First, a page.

Life Among the Savages, Part 13.
One might expect, given the mercurial nature of the sea and the harsh conditions that can often arise therein, that comfort and refinement are rare characteristics whilst sailing, both in the general nature of the voyage itself and in the specific temperaments of crew and passenger, not to mention the normal activities and goings-on that are as necessary in the middle of an ocean as they are when one is firmly positioned on a large and stable land mass. However, during my encirculations of the globe, I have found that it is those very principles of comfort and refinement that are most deeply prized, even by sailors, and the presence of and attention to maintaining a level of terrestrial decorum is often the strongest indicator of a captain who is truly “worth his salt”.
In this arena, Captain Stagg proved his experience and mastery. Given my own adventure thus far, I had to admit that I possessed certain (and I would say very reasonable) reservations concerning the nature of any meal, formal or otherwise, that would be provided to me while aboard the Holy Diver. However, much to the chagrin of my pessimism, the Captain laid out a feast fit for the finest tables of any country manor, and a positive miracle for a meal aboard a vessel several days’ journey into the Pacific. The captain hosted dinner in his own quarters, which were large enough to accommodate the event, and the table was dressed in linens and the food served in silver dishes, with candles set to brighten the dusky space with a soft and fluttering light. Once I arrived – I was the last of the guests, delayed by hygienic tasks which I had neglected due to my coma – the captain served wine, of which I took a small draught, on account of my recovering constitution. In attendance were myself; the widow von Kant; Dr. Blight; Jones; Turner; and of course, the Captain himself.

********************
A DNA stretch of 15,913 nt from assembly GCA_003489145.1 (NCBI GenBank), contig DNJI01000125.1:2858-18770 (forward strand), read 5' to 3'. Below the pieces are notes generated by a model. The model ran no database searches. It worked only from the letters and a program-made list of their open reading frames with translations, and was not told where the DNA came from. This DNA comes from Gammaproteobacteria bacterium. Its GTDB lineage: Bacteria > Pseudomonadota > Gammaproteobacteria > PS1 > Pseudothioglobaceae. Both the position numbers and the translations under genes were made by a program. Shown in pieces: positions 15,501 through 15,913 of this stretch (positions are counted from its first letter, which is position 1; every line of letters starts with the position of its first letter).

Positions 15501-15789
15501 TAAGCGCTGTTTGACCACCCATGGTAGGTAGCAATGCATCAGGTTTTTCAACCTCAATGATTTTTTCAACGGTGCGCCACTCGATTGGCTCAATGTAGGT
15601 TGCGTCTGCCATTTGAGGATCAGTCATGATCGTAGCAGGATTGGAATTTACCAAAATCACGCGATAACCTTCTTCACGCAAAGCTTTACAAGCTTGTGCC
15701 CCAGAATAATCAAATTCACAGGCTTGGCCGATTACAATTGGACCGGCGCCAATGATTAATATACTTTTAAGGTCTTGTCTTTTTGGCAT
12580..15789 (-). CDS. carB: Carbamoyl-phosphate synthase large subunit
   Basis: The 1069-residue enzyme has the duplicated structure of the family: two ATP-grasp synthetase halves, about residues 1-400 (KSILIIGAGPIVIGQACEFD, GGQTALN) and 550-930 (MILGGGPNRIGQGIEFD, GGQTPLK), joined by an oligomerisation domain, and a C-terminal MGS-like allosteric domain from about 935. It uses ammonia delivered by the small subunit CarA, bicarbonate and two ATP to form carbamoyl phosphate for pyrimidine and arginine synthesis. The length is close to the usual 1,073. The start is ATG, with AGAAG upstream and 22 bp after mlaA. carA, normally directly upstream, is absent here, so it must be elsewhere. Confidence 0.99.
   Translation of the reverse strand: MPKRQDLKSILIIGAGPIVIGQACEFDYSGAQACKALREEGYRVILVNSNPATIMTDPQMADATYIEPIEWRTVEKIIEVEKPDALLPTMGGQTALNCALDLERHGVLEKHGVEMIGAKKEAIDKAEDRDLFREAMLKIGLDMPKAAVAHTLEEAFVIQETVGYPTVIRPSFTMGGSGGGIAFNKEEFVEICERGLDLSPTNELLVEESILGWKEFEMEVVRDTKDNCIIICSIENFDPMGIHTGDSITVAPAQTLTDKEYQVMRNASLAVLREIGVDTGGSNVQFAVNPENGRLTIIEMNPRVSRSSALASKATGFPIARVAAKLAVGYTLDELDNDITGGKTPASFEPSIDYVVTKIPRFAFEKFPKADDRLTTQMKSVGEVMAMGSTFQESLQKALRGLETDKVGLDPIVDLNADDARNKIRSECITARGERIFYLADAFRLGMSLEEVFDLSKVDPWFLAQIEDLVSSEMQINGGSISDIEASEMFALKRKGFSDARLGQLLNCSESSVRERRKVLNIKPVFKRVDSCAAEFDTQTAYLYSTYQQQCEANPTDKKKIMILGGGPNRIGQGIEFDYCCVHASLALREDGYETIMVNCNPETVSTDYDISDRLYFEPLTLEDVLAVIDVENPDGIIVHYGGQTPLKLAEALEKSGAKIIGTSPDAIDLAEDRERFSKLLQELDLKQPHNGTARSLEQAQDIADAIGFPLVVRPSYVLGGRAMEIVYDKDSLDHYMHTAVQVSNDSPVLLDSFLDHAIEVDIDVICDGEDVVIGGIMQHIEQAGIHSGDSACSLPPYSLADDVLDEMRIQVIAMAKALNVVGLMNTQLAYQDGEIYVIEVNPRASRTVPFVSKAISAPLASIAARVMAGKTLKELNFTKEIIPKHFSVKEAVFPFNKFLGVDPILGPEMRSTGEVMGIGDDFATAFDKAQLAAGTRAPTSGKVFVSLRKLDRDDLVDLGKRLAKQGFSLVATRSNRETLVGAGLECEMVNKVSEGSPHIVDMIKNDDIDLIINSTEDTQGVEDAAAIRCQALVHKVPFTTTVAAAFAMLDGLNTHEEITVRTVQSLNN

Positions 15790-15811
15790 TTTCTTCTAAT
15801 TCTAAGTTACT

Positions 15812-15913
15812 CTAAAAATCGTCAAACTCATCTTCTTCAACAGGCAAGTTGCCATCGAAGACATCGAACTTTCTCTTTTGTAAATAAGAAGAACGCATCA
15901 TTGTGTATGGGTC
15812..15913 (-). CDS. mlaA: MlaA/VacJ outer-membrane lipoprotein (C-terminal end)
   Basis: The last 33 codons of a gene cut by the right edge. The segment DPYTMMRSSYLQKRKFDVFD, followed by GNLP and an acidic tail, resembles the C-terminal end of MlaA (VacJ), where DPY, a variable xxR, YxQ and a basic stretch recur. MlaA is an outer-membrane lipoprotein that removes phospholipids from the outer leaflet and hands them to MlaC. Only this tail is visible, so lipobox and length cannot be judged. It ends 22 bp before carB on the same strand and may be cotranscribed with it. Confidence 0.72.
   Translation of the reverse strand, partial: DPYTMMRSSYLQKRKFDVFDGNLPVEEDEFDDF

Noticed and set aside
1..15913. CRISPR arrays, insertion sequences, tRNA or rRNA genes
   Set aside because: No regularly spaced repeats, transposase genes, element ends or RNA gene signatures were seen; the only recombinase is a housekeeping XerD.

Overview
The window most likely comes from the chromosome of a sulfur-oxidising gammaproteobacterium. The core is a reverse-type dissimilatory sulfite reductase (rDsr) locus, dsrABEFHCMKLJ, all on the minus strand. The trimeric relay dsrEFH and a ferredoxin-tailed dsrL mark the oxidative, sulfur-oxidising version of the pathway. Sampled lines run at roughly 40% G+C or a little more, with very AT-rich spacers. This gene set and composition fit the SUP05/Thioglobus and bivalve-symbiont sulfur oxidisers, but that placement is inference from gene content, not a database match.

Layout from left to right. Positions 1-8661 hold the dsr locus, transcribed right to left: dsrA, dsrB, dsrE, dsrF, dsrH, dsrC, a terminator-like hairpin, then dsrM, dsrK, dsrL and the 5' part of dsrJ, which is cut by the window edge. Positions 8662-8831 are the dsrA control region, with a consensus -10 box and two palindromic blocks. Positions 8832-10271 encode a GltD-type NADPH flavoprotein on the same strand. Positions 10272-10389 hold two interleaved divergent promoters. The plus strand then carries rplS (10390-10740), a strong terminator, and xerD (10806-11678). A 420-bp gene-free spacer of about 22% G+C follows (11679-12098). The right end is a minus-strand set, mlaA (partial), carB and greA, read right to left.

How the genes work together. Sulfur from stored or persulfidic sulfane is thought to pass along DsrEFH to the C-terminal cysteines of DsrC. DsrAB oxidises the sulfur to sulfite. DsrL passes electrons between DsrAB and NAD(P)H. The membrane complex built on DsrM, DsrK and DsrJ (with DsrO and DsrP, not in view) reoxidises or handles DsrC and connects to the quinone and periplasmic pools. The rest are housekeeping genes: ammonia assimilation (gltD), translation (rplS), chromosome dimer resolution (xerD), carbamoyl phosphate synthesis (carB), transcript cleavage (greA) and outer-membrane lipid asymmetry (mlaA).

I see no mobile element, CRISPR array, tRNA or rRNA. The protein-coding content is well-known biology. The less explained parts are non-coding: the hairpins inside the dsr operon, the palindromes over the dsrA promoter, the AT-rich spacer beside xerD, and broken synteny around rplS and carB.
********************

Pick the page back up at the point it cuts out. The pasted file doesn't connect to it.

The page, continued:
“Glad you’re finally here, my boy!” Captain Stagg exclaimed, and he moved toward me, but Turner and Jones positioned themselves in such a way that a direct path to me was blocked so the captain’s advance was undone, and instead he waved at me, and I heartily did likewise. The captain bade us to sit, and we chose seats that seemed most sensible for a satisfactory accomplishment of the meal: Captain Stagg at the head of the table; to his right, Jones and to his left, Dr. Blight; and the widow von Kant opposite the captain. Turner and I sat across from one another, immediately to the right and left of the widow respectively. I could not help but feel a surge of elation at the fortuitousness of this seating arrangement, as it not only placed a welcome buffer between myself and the captain for the entirety of the dinner, but also sat me in the closest possible proximity to Mrs. von Kant, a sort of double victory which I saw as a most providential blessing. The widow, as always, was breathtaking in her pulchritude and it acted as a revitalizing tonic to me, as it had when I was in the throes of my infirmity. Even the tapers’ meager light did not obscure her beauty, but instead recast it, so that new elements of its complex and many-faceted nature were revealed to me: the gentle definition of her neck and jawline, the straightness of the bridge of her nose, the sparkling chimeric color of her eyes as the candlelight twinkled in them –